You Bring the Distant Near by Mitali Perkins

You Bring the Distant Near by Mitali PerkinsSummary: A family moves to the US and the three generations change, adapt and remain Bengali.

As I said yesterday, I find good books quite often by listening to people that love to read. One of my regular habits is listening to several interview podcasts that often interview authors. The Conversing podcast by Mark Labberton, the president of Fuller Seminary, is one of my favorite. It has a diverse guest lists, but also quite often these are actual friends, or long term acquaintances.

Mitali Perkins studied public policy and political science. As someone that came to the US from India as a child she said there were three options for children, to be an engineer, a doctor, or an engineer, a joke that is in the book as well. After first breaking the mold to study politics and political science out of a calling toward justice, she took the plunge to change hearts through stories.

You Bring the Distant Near is her most recent book and it was nominated for a National Book Award. Her earlier book, Rickshaw Girl, was named as one of the top 100 Children’s books of the past 100 years by the New York Public Library and is currently being made into a movie. Several of her other 10 books have also won numerous awards as well.

You Bring the Distant Near is a novel, but from what I know of her Mitali Perkins’ story it is also semi-autobiographical. It is the story of five women, from three generations of an immigrant family. Starting in the 1970s focusing first on one daughter, Sonia, and then the other daughter Tara, the story progresses in time as the daughters marry, have daughters of their own, and then also the story of the matriarch, Ranee.

The story is well written, engaging, it feels realistic as an immigrant story. The tension is primarily family and cultural tension as well as different concepts of what it means to have romance when crossing cultures. The oldest generation was an arranged marriage. The first generation children react against arranged marriages, but also see how their own parents arranged marriage has worked well.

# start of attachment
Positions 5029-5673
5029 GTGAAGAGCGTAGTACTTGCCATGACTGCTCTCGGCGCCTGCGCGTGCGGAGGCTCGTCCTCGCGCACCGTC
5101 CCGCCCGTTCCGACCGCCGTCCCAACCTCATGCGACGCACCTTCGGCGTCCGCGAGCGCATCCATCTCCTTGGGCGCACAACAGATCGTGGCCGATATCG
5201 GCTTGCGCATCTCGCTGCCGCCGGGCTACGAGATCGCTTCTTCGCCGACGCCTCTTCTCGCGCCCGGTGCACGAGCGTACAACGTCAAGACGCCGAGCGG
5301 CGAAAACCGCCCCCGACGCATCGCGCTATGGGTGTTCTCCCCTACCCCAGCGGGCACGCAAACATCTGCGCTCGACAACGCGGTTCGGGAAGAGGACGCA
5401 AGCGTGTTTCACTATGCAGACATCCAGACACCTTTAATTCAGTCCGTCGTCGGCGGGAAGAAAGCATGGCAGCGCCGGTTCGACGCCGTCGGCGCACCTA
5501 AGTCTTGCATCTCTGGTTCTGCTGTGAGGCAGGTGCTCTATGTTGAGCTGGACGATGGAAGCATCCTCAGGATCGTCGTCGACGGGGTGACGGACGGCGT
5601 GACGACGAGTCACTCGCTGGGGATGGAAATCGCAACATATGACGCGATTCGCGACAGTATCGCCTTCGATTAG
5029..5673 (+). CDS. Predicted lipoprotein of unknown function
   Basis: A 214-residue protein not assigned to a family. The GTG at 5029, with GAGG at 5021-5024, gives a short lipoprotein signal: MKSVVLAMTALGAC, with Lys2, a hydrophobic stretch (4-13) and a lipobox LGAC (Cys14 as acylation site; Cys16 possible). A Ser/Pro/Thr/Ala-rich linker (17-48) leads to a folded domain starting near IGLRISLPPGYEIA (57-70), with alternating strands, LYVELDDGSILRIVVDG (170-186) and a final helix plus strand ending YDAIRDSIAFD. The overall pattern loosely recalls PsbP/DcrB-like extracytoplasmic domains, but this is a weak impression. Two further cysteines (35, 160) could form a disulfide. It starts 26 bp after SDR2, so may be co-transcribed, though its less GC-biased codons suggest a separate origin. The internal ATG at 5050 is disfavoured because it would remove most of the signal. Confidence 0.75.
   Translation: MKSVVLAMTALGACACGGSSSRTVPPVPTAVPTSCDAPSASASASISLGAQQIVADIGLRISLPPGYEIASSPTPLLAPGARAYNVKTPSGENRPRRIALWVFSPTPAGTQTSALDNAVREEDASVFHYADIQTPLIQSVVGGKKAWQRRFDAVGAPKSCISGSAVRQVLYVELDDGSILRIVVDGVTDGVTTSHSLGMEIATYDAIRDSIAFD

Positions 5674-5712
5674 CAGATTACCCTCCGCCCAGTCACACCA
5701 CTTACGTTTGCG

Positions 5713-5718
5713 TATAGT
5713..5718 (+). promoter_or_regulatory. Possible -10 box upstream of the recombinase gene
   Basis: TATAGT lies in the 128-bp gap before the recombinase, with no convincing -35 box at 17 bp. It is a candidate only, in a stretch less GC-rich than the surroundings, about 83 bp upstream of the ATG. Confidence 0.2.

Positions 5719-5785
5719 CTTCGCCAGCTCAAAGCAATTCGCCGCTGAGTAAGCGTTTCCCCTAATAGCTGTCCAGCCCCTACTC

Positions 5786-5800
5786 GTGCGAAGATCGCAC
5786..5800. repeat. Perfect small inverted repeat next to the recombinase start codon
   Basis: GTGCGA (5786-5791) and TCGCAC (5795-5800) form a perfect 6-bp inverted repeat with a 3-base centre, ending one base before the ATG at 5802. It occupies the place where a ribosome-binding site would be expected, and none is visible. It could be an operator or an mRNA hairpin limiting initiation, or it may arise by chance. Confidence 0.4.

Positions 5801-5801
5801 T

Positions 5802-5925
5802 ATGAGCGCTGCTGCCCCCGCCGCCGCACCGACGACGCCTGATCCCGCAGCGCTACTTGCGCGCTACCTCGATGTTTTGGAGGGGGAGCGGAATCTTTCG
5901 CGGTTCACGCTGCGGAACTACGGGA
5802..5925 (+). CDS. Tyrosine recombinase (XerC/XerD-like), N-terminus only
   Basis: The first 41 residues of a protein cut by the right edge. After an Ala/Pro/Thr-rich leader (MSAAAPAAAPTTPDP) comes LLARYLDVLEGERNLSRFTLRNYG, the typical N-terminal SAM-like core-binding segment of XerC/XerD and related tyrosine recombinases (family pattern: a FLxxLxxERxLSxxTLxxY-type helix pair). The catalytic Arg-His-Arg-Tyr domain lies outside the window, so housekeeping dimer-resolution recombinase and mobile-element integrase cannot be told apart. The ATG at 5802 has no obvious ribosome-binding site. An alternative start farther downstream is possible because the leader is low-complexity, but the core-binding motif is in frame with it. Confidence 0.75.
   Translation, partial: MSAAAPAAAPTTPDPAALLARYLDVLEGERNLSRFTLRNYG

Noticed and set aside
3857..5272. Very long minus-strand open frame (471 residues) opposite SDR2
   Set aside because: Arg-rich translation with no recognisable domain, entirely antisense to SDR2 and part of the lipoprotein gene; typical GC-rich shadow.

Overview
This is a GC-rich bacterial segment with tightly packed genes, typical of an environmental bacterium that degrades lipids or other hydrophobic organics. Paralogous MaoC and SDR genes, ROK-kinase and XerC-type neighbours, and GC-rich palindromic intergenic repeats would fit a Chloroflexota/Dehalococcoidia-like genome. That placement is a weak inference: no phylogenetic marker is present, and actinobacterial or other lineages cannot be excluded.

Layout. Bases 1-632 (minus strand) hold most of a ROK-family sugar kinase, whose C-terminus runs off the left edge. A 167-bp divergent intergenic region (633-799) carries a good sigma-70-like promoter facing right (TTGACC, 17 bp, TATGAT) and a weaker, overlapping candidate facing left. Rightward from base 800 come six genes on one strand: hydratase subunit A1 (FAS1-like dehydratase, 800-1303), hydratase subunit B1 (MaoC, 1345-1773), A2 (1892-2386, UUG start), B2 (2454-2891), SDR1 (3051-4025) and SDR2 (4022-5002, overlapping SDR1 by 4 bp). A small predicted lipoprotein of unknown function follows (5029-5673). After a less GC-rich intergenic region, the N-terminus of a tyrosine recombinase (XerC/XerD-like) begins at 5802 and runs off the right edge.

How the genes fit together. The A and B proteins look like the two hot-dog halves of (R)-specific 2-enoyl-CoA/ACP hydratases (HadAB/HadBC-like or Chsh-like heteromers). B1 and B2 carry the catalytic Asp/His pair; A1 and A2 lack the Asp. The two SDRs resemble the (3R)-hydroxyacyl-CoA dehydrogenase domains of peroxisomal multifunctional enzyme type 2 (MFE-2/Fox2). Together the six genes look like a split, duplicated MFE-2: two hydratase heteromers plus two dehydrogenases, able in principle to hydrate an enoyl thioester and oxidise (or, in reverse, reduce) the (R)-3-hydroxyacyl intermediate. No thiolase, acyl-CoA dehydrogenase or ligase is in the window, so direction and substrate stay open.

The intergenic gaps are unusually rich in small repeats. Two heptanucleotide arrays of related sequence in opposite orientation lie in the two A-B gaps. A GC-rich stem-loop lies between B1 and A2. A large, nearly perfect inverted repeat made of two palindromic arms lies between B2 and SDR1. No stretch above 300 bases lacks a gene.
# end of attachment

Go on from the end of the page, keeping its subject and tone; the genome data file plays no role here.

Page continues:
Issues of racism in the US, colorism and prejudice within Indian culture, the multicultural pull and tension within immigrant families and what become interracial marriages all are handled well.

One of the interesting features of the book is that there are a lot of arguments. They are heated and real. But the arguments and disclosures often open up real issues that allow for change. It felt very different from my own personal approach to conflict. And I do not know how much of that may be cultural and how much is presentation of personal conflict styles. But the ability to change when confronted with truth is a real feature of the book. None of the characters are perfect. They all have both human flaws and real strengths. The characters love one another, even when they do not always agree.

Glancing through the rest of Perkin’s book, You Bring the Distant Near appears to be the book with the oldest target age. Most of the rest of the books appear to be more middle grade or children’s. But I will read more. You Bring the Distant Near was the only one that was in stock at my library.

You Bring the Distant Near by Mitali Perkins Purchase Links: Paperback, Kindle Edition, Audible.com Audiobook 

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